Yesterday, my husband and I learned that our friends and neighbors, Tim and Sally, had received some tragic news: During a routine exam, a tumor was discovered, and Sally was in need of emergency surgery. Like so many of us, when we heard that our friends and loved ones were going through difficult times, we wanted to help. We immediately volunteered to bring over some dinners and provide transportation, as they were overwhelmed with their children and other relatives flying home to be with them at this time.
As this all happened so fast, our first food delivery was scheduled for the very next night. With no time to cook or prepare a meal, both my husband and I decided to make some calls to find out where we could order some great, healthy food to pick up and deliver the very next afternoon. The first place I called was a little breakfast and lunch spot I knew had terrific food. While they were not open for dinner, they did prepare daily dinner take-outs, dinner casseroles, and catering. In speaking with me, they suggested I do catered dinners, since I needed to feed about ten people. Happy with the suggestion and thrilled with the menu, I placed the order.
Later that evening, we called to see how our neighbors were doing. Relieved that their spirits were high and their children were with them, we shared that we would see them the next night with dinner and some snacks. As the call was ending, Tim thanked us and told us not to bring too much, as their appetites were low and people had been bringing food ever since they had heard the news.
The next morning, we called to explain the situation to the caterer and reduce our order from ten to six. The nice and friendly woman who answered the phone listened and said she understood, but that unfortunately, they “require” a minimum of ten for catering and could not fill our order. Disappointed and a little confused as to why a business would turn down a paying customer without even suggesting alternatives (suggesting I go with a dinner casserole or get six of their daily dinner take-outs), I thanked her for the time and started to make some other calls.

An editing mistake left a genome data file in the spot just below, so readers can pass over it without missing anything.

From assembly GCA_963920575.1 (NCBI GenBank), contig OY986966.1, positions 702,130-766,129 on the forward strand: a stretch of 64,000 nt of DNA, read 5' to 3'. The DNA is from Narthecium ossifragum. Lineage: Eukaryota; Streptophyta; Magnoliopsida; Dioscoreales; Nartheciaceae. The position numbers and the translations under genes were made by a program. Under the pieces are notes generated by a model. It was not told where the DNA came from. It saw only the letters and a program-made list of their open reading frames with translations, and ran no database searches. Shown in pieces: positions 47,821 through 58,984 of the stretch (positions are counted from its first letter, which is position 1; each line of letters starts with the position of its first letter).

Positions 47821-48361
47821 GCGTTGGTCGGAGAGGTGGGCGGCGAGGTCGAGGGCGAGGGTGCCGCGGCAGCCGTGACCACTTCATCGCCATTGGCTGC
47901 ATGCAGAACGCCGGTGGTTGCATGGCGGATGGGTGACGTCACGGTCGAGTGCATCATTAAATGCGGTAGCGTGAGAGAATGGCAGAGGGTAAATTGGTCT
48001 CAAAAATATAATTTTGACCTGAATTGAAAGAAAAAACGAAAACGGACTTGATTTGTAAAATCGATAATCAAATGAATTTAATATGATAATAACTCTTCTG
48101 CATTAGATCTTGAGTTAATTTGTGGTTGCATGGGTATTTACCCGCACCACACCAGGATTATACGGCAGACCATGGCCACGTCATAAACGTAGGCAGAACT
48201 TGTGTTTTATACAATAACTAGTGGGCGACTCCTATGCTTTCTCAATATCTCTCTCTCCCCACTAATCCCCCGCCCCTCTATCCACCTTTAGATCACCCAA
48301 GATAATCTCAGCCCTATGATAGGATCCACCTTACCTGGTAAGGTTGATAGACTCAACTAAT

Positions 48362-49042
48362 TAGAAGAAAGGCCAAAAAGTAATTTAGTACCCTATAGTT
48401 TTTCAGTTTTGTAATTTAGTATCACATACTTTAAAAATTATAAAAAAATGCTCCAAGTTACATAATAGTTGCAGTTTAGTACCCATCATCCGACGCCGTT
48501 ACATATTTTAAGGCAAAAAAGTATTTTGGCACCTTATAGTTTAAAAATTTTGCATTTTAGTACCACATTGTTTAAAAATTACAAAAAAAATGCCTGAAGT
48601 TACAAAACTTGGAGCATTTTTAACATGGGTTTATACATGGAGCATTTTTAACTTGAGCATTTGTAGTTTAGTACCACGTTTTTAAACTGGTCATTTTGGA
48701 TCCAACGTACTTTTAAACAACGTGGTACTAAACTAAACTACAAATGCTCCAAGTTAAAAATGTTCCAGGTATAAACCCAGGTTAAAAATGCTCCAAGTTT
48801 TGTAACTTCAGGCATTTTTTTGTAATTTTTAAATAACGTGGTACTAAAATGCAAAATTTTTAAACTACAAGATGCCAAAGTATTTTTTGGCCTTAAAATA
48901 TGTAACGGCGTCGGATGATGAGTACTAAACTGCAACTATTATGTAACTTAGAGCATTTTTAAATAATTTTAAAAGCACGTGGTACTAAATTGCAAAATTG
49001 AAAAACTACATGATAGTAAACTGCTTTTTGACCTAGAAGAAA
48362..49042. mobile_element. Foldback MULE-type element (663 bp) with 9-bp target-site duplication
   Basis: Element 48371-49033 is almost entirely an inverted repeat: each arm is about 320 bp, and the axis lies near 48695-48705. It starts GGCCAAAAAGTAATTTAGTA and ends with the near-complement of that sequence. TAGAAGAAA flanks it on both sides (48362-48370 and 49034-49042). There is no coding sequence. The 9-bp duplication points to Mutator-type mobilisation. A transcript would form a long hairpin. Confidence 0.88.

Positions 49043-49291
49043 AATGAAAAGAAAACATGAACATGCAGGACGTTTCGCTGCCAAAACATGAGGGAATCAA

My next call was to a healthy grocery store in town. You know, the kind of place that sells all kinds of healthy and organic products, and always has this amazing deli section where you can buy wonderfully prepared salads, vegetables, potato and rice dishes, as well as pre-cooked fish and meats. The type of place you run into and grab enough great food to put on an amazing dinner party at the last minute. (Yes, I have been known to do that on more than one occasion.)
Again, a very friendly woman on the phone shared that she would love to help me, but that they “require” twenty-four hours’ notice. One more time, I thanked her and hung up the phone a little confused. You need twenty-four hours to put six pieces of chicken in a to-go box and some rice and vegetables into a container? Remember, this is food they already have laid out in a display case — food that if I came in and ordered at the counter, they would quickly put together with no problem.
Finally, I called a local restaurant that we frequent on occasion; a restaurant that rarely does to-go orders, and a restaurant that does not cater. I explained our situation and said that I needed some help. The friendly woman who answered the phone said they would be happy to help. She was sure they could put some things together and have it all ready for me by five that afternoon. In addition, she asked if it would be all right if they put it in a basket rather than a box, as it would present so much better to our friends. I thanked her and immediately called my husband to let him know I finally had the situation handled and to tell him the story.
The very next day, my husband decided to take his entire staff to lunch, and where do you think he went? Of course, to our “helpful” restaurant; the restaurant that, despite not serving dinner and not being a caterer, stepped in and went above and beyond.